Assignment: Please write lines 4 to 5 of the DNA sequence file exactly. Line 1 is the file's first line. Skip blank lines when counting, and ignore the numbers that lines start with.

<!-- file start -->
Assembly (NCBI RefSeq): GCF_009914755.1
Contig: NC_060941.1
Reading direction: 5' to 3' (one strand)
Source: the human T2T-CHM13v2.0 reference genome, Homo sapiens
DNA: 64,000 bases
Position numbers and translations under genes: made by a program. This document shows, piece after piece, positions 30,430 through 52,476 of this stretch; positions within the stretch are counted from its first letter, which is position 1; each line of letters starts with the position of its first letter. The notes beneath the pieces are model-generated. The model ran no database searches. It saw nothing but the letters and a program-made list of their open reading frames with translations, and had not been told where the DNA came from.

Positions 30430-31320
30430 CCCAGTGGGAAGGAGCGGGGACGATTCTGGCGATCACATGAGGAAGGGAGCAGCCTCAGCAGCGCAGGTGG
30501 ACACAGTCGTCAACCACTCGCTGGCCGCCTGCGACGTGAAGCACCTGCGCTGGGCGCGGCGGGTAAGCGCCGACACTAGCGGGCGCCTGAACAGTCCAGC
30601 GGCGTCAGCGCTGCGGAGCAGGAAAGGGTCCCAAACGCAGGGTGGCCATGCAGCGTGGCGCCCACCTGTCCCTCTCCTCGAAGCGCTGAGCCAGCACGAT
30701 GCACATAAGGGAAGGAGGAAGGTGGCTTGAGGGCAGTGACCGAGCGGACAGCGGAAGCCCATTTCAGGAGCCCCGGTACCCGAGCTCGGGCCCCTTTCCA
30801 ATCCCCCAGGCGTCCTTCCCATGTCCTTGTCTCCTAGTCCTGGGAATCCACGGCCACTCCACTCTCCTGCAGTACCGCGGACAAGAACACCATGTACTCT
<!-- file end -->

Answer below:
Source: the human T2T-CHM13v2.0 reference genome, Homo sapiens
DNA: 64,000 bases